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Bill Gothard
Born William W. Gothard Jr.
November 2, 1934 (1934-11-02) (age 75)
Illinois, United States
Residence La Grange Illinois, United States
Occupation instructor, author
Religious beliefs Christian
Website
billgothard.com

William W. (Bill) Gothard (born November 2, 1934) is an American Christian minister, speaker and writer, and the founder of the Institute in Basic Life Principles.

Contents

Biography

Gothard is the third of six children born to William and Carmen Gothard[1]. His father was the general manager of an engineering firm and later served with various ministries. He also acted as executive director of Gideons International.

In the 5th Grade, Gothard and his family joined a Literalist church.

Gothard received his B.A., in Biblical Studies from Wheaton College in 1957 and his M.A., in Christian Education in 1961[1]. Based on years of working with inner-city gangs, church youth groups, high school clubs, youth camps, and families in crisis, Gothard wrote his master’s thesis on a youth program that eventually led to his development of seven principles of life he believed were not optional[2] .

In 1964, Gothard was ordained and commissioned for youth work by LaGrange Bible Church in suburban Chicago. That same year, Gothard's alma mater, Wheaton College, invited him to design and teach a course based on his work with youth. The course was given the name Basic Youth Conflicts; two hours of upper-division undergraduate and graduate credit were awarded to students completing the course. Forty-six students, youth pastors, and teachers registered for that first class. The next year 120 students enrolled in Basic Youth Conflicts.[1]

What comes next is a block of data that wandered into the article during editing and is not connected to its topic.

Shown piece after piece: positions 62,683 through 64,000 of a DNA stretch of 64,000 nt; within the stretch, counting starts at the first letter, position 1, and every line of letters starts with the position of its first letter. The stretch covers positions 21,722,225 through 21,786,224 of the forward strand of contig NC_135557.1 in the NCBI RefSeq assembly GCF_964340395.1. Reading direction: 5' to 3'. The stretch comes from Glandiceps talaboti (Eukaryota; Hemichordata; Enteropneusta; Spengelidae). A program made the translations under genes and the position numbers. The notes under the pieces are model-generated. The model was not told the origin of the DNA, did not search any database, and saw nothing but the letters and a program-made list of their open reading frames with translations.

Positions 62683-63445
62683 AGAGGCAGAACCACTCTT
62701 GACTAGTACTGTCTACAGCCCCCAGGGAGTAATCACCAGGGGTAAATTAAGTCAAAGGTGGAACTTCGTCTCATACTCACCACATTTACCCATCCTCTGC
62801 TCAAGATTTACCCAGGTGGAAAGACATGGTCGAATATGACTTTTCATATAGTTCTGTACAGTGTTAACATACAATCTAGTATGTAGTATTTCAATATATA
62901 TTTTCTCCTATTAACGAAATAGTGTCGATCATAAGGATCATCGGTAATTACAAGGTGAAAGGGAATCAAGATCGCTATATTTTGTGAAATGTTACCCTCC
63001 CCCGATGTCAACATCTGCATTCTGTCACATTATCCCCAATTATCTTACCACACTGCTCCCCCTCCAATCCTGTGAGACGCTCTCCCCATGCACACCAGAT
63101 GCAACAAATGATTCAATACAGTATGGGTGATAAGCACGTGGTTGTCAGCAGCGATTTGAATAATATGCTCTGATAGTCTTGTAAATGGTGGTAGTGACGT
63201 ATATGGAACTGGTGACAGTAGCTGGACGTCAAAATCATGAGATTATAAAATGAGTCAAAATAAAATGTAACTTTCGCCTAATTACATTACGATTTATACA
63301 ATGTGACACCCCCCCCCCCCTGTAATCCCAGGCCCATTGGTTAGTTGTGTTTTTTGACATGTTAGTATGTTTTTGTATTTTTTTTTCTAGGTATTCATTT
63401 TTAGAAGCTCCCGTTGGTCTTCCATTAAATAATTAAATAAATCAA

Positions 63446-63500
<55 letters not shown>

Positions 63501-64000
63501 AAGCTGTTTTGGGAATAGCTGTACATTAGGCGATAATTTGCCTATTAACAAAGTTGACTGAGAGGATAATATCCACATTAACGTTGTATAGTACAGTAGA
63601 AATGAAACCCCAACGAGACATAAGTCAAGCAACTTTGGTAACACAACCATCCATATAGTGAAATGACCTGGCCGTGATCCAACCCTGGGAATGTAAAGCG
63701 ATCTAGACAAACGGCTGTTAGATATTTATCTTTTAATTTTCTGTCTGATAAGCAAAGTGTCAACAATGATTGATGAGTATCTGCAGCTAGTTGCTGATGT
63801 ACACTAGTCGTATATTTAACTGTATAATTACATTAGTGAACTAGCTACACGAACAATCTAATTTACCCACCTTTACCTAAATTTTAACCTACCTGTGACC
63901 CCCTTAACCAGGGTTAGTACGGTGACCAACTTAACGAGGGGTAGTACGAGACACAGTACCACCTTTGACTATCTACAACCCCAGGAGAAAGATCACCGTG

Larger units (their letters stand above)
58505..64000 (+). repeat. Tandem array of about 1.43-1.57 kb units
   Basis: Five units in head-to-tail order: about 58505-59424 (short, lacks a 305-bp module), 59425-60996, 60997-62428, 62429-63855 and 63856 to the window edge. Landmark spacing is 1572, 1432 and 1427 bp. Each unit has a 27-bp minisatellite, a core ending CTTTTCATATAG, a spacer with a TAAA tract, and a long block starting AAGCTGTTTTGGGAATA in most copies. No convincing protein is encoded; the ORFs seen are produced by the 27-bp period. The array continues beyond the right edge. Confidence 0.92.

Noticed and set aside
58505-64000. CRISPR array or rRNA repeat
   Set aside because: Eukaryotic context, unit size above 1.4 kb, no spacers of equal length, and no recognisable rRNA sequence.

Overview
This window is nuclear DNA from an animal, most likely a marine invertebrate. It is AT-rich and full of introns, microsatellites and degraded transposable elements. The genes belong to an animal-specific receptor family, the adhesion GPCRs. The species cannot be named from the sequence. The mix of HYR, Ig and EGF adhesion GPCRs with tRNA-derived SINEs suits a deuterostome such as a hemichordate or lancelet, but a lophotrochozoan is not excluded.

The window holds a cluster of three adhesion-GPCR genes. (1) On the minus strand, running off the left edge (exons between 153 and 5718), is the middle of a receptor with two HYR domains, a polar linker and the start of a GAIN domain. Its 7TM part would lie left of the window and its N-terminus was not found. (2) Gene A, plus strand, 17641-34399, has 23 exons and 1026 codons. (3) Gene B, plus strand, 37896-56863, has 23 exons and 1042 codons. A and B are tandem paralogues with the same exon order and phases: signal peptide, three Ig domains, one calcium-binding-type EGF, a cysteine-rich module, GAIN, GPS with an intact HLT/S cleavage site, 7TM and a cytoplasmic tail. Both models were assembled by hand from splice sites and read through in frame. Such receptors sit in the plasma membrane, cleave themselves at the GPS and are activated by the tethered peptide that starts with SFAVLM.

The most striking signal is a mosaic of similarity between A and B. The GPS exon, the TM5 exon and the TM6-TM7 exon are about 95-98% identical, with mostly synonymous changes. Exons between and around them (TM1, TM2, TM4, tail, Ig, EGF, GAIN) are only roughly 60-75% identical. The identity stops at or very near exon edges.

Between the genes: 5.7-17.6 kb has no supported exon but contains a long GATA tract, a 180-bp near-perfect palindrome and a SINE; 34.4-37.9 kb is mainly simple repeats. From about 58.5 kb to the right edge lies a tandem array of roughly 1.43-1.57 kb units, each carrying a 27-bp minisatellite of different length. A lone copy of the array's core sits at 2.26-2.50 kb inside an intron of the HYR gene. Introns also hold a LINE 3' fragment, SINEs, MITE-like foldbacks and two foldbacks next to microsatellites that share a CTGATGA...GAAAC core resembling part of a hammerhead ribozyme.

Gothard started an organization in 1961 called Campus Teams, which in 1974 changed its name to Institute in Basic Youth Conflicts. Later, in 1989, the name changed again to Institute in Basic Life Principles (IBLP)[3]. Gothard is currently the president and a board member of this organization[4].

In the 1970s, Gothard presented the Basic Youth Conflicts Seminar (later referred to as Basic Seminars) across the United States. Attendance grew, averaging between 10,000 and 20,000 attendees at each seminar. In the early 1980’s the seminar attendance began to decline. Today seminars continue to be conducted around the world and have an alumni base of more than 2.5 million[3].

In 1984, under Gothard’s leadership, a homeschooling program, the Advanced Training Institute of America was founded[5]. The curriculum for this program uses the teachings of Jesus from Matthew 5, 6, and 7 as a foundation for other areas of study[6].

An author, Gothard's publications have been endorsed by leading Christians including Dr. Gary Smalley, Dr. Charles Stanley, the late Adrian Rogers, and the late D. James Kennedy as well as congressmen Jim Ryun and Sam Johnson[7].